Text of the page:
PROVIDENCE, R.I.- Penn basketball’s descent into the surreal began before the team even stepped foot into Brown’s Pizzitola Sports Center.
In a sign of things to come, the team’s bus ground to a halt on Main street, unable to continue in the swirling snow. The Quakers would have to walk to the arena.
Believe it or not, it actually got worse from there.
Much like Friday against Yale, the Red and Blue were the beneficiary of an outstandingly-poor first half shooting performance from their opponent — the Bears shot 9 for 30 in the game’s first 20 minutes.
But the Quakers weren’t able to truly take advantage of that fact thanks to a usual culprit: turnovers. Penn gave the ball away 13 times in the first half, allowing Brown to hang around when, by all accounts, it shouldn’t have.
Given a “Get Out of Jail Free” card, the Bears made the Quakers pay. The dominance of Penn forward Darien Nelson-Henry disappeared in instant, as his 20-point effort was smothered by the long arms of Brown forward Cedric Kuakumensah, the reigning Ivy League Defensive Player of the Year.
And gone was the Quakers’ ability to crash the boards, as the Red and Blue collected only two offensive rebounds in the final 10 minutes of the game, standing idly by as Kuakumensah cleaned up second chances and guard Sean McGonagill got hot from outside.
“I just thought we were impatient,” Penn coach Jerome Allen said. “We stopped trying to play inside-out, we started settling for jump shots. When you make a couple, it’s kind of like fool’s gold, because it came back to bite us in the end.”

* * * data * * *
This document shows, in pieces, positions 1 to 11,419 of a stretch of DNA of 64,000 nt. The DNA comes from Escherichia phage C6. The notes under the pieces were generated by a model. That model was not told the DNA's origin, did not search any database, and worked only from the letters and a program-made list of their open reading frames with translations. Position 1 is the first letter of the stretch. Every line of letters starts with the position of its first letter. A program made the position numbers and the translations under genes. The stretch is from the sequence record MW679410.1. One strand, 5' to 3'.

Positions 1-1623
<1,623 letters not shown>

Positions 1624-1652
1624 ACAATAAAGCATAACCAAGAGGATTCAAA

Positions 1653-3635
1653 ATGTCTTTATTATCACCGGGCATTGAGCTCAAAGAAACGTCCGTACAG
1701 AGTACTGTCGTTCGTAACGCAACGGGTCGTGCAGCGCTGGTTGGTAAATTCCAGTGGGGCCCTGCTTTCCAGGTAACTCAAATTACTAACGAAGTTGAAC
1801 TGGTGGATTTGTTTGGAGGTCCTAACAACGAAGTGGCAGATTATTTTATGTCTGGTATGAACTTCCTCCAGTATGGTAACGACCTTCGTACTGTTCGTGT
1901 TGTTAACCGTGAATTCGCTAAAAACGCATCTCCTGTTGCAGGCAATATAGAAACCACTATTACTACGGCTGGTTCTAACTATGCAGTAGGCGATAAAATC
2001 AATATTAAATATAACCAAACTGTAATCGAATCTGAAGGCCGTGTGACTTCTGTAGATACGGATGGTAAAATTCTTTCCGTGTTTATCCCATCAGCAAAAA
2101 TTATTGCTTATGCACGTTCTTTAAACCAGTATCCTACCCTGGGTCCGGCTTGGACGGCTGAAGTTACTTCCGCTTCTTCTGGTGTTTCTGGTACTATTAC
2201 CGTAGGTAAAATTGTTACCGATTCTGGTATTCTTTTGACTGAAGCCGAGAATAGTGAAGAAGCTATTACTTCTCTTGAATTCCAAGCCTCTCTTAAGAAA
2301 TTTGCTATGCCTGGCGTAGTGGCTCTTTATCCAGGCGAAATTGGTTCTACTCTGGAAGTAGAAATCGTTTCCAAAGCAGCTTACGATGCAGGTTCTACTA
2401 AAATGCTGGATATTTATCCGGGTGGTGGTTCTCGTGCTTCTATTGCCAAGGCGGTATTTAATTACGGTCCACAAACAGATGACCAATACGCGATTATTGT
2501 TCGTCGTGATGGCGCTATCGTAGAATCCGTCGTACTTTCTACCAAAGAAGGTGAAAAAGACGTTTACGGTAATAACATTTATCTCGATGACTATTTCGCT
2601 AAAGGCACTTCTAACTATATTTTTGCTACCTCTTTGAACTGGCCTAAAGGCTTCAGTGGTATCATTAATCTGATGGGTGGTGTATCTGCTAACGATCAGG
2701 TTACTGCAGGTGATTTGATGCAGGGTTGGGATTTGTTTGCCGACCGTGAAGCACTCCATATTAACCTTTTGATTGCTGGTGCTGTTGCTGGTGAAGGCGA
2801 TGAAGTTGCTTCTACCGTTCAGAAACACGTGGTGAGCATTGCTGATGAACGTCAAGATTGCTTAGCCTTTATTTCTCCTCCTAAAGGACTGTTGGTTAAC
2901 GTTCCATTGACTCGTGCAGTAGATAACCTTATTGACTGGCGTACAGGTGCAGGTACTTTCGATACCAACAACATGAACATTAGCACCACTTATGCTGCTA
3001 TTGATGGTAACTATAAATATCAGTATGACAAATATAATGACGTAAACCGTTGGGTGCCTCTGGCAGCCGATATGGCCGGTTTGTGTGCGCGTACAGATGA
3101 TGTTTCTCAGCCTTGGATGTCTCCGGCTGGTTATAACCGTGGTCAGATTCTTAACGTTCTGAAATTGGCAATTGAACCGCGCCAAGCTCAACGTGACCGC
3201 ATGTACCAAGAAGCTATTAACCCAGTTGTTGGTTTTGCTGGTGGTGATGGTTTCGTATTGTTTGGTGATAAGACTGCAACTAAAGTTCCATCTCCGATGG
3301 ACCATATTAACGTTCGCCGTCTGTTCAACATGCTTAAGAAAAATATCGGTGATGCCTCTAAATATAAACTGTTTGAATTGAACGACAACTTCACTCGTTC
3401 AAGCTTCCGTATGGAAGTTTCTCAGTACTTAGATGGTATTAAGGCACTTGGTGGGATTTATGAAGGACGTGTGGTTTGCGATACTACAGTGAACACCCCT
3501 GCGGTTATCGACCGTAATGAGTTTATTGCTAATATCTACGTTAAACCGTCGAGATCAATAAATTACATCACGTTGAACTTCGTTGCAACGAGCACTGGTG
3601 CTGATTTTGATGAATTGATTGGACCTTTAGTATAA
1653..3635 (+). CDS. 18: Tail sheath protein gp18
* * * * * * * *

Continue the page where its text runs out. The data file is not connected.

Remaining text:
“I think it was just a lack of effort with the whole team,” Nelson-Henry added about the late collapse on the boards. “We were tired, we didn’t just push through it mentally, really.”
Add on another eight turnovers in the second half and all of the ingredients were there for another mind-boggling, head-scratching, fist-pounding-on-the-table, 62-55 loss.
“We were solid for 30-35 minutes,” Allen said. “But we had opportunities to put Brown away, and we didn’t … it came back to bite us.”
The only question that remains now is why, at this point in the season, is that still the case?
Why does this team continue to make the same mistakes it was making back when it was getting blown out of the water by Penn State in November?
Why do Penn’s biggest players, time and again, get solved by opponents down the stretch?
And why hasn’t Allen figured out a way to stop the bleeding and get his players to stick together when it matters most?
Last week, Allen, by his estimation, saw his team play 20 minutes of good basketball.
Tonight, it was 30-35.
Will fans ever see 40?
It’s up to Allen to make that happen with the Quakers’ postseason hopes all but dead at this point.
If he can’t, then watching Penn play basketball will quickly turn into a Sisyphean task at which even Camus would shudder.